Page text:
Turbulent Superstructures in Convection Without and With Vertical Magnetic Fields Gauss Centre for Supercomputing e.V.


Turbulent Superstructures in Convection Without and With Vertical Magnetic Fields

Principal Investigator:
Prof. Jörg Schumacher

Technische Universität Ilmenau (Germany)

Local Project ID:

HPC Platform used:
SuperMUC of LRZ

Date published:


Turbulent convection flows, which evolve in horizontally extended domains, are often organized in prominent and regular patterns on scales that exceed the characteristic layer height. Furthermore these patterns, which we term turbulent superstructures of convection, evolve gradually with respect to time [1,2]. This large-scale organization challenges the classical picture of turbulence in which a turbulent flow is considered as a tangle of irregular and chaotically moving vortices and swirls. Examples for superstructures in nature are cloud streets in the atmosphere of our planet or the granulation at the surface of the Sun. In the latter astrophysical case, this structure formation is additionally affected by magnetic fields, which are generated inside the Sun. Our understanding of the origin of turbulent superstructures, their mechanics, their role for the turbulent transport of heat and momentum as well as the influence of magnetic fields on their structure is presently still incomplete. High-resolution direct numerical simulations of the equations of turbulent fluid motion in the simplest setting of a turbulent convection flow, Rayleigh-Bénard convection in a layer that is uniformly heated from below and cooled from above, aim at a detailed study of these superstructure pattern formation processes in several working fluids with very different kinematic viscosities and thermal conductivities. In order to fully resolve the flows in horizontally extended domains, we have to rely on massively parallel super-computers for our numerical investigations [2, 3].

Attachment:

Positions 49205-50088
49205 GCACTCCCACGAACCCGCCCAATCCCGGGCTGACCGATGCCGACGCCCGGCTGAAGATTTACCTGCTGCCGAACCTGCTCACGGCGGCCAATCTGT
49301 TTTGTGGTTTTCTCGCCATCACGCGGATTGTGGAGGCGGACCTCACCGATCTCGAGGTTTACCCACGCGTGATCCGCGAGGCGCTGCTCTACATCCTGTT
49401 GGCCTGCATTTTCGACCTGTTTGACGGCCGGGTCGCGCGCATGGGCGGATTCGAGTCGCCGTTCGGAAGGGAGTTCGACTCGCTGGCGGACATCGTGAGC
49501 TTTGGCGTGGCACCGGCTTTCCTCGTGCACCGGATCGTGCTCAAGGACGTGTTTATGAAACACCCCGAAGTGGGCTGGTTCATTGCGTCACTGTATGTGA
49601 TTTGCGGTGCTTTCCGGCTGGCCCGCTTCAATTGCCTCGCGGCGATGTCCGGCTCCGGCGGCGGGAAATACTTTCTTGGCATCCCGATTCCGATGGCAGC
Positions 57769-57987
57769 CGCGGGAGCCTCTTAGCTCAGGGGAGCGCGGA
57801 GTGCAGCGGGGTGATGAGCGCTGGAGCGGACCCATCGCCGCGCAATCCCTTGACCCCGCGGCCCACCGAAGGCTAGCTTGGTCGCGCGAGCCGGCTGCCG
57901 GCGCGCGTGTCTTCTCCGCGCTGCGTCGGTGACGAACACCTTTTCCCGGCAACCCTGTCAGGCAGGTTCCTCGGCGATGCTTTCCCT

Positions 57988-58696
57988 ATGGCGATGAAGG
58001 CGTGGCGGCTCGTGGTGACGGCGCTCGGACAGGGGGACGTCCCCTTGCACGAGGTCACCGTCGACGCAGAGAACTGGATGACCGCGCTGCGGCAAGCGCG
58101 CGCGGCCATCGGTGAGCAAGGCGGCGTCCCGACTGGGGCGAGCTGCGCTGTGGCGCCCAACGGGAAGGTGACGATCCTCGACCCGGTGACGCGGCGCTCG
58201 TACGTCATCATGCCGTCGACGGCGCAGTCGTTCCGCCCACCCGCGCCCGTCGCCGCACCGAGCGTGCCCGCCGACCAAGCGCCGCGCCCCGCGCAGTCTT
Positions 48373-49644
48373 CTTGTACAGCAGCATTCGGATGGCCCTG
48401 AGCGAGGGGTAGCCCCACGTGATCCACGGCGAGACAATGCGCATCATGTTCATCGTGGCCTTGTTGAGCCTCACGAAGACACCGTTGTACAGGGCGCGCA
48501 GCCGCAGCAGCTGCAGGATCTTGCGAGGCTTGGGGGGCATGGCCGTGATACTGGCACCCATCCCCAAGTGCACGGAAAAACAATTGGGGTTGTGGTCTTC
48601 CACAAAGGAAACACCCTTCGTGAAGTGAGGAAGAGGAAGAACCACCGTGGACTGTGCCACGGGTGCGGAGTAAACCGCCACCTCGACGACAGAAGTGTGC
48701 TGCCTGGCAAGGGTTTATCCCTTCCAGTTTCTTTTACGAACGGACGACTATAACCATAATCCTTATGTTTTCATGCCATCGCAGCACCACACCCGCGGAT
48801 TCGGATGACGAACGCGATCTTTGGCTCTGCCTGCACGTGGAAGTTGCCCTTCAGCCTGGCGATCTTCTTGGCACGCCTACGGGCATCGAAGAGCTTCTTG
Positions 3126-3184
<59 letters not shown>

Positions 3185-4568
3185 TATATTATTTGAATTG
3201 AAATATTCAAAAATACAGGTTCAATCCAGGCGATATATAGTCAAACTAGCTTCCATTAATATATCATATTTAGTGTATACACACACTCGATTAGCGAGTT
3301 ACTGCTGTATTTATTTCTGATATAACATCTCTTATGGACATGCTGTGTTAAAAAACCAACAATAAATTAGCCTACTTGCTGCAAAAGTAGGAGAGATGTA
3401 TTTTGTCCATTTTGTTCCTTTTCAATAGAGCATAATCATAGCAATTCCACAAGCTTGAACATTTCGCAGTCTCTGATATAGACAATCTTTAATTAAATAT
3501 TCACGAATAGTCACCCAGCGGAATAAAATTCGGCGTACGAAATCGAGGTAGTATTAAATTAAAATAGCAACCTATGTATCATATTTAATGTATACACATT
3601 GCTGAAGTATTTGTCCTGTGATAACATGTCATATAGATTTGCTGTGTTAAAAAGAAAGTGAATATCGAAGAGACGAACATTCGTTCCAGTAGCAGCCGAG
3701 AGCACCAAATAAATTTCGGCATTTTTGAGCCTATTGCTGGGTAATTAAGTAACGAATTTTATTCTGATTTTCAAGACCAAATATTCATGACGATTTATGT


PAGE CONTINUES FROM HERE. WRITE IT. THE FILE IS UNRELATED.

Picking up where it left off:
Results and Methods

We solve the equations of motions that couple the dynamics of the velocity and temperature fields numerically. These are the three-dimensional Boussinesq equations of thermal convection. The external magnetic field is assumed to be strong such that we can apply the quasi-static limit of magnetohydrodynamics [4]. The thermal driving by the applied outer temperature difference is quantified by the Rayleigh number Ra, the properties of the working fluid by the Prandtl number Pr, and the strength of the applied magnetic field by the Hartmann number Ha. Astrophysical flows are mostly found at very low Prandtl numbers, which cause a very vigorous fluid turbulence in the convection system. This is one point that makes our numerical simulations very challenging since all vortices have to be resolved. Two numerical methods are applied, a spectral element method [3] and a second-order finite difference method [4]. The latter is used when convection with magnetic fields is considered. The simulation domains are closed square cells with no-slip boundary conditions at all walls. The sidewalls are thermally insulated. Typical production runs in domains with an aspect ratio of 25:25:1 required 16384 SuperMUC cores for the non-magnetic cases. The simulations with magnetic field require 4096 cores for a box of aspect ratio 4:4:1. All simulations are long-term runs that involved sequences of several 48-hour runs in a row. In the course of the two project years, this sums up to 80 million consumed core hours.